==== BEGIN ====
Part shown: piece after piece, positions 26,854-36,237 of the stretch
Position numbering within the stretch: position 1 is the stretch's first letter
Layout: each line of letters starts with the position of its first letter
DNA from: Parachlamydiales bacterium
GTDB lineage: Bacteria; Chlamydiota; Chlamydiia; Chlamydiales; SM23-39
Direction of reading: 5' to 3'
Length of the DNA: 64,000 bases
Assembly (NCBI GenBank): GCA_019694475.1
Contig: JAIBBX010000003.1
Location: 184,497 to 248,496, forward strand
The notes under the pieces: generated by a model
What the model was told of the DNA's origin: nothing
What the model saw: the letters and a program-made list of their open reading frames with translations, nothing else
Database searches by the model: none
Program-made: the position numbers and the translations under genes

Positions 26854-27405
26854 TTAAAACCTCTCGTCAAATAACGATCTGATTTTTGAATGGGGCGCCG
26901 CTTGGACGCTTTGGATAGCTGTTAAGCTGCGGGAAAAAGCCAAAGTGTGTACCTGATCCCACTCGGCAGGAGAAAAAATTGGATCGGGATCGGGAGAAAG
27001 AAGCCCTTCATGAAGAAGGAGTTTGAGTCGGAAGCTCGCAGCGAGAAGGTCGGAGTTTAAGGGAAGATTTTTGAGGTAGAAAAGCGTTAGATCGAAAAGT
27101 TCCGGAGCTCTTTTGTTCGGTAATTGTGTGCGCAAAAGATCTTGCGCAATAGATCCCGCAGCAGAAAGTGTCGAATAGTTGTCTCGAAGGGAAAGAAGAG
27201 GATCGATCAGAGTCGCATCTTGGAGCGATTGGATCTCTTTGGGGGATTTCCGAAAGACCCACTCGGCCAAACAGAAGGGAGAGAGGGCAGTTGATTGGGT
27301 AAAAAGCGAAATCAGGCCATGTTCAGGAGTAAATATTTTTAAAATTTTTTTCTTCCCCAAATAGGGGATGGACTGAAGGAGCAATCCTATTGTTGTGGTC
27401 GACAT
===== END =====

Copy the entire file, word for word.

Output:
Part shown: piece after piece, positions 26,854-36,237 of the stretch
Position numbering within the stretch: position 1 is the stretch's first letter
Layout: each line of letters starts with the position of its first letter
DNA from: Parachlamydiales bacterium
GTDB lineage: Bacteria; Chlamydiota; Chlamydiia; Chlamydiales; SM23-39
Direction of reading: 5' to 3'
Length of the DNA: 64,000 bases
Assembly (NCBI GenBank): GCA_019694475.1
Contig: JAIBBX010000003.1
Location: 184,497 to 248,496, forward strand
The notes under the pieces: generated by a model
What the model was told of the DNA's origin: nothing
What the model saw: the letters and a program-made list of their open reading frames with translations, nothing else
Database searches by the model: none
Program-made: the position numbers and the translations under genes

Positions 26854-27405
26854 TTAAAACCTCTCGTCAAATAACGATCTGATTTTTGAATGGGGCGCCG
26901 CTTGGACGCTTTGGATAGCTGTTAAGCTGCGGGAAAAAGCCAAAGTGTGTACCTGATCCCACTCGGCAGGAGAAAAAATTGGATCGGGATCGGGAGAAAG
27001 AAGCCCTTCATGAAGAAGGAGTTTGAGTCGGAAGCTCGCAGCGAGAAGGTCGGAGTTTAAGGGAAGATTTTTGAGGTAGAAAAGCGTTAGATCGAAAAGT
27101 TCCGGAGCTCTTTTGTTCGGTAATTGTGTGCGCAAAAGATCTTGCGCAATAGATCCCGCAGCAGAAAGTGTCGAATAGTTGTCTCGAAGGGAAAGAAGAG
27201 GATCGATCAGAGTCGCATCTTGGAGCGATTGGATCTCTTTGGGGGATTTCCGAAAGACCCACTCGGCCAAACAGAAGGGAGAGAGGGCAGTTGATTGGGT
27301 AAAAAGCGAAATCAGGCCATGTTCAGGAGTAAATATTTTTAAAATTTTTTTCTTCCCCAAATAGGGGATGGACTGAAGGAGCAATCCTATTGTTGTGGTC
27401 GACAT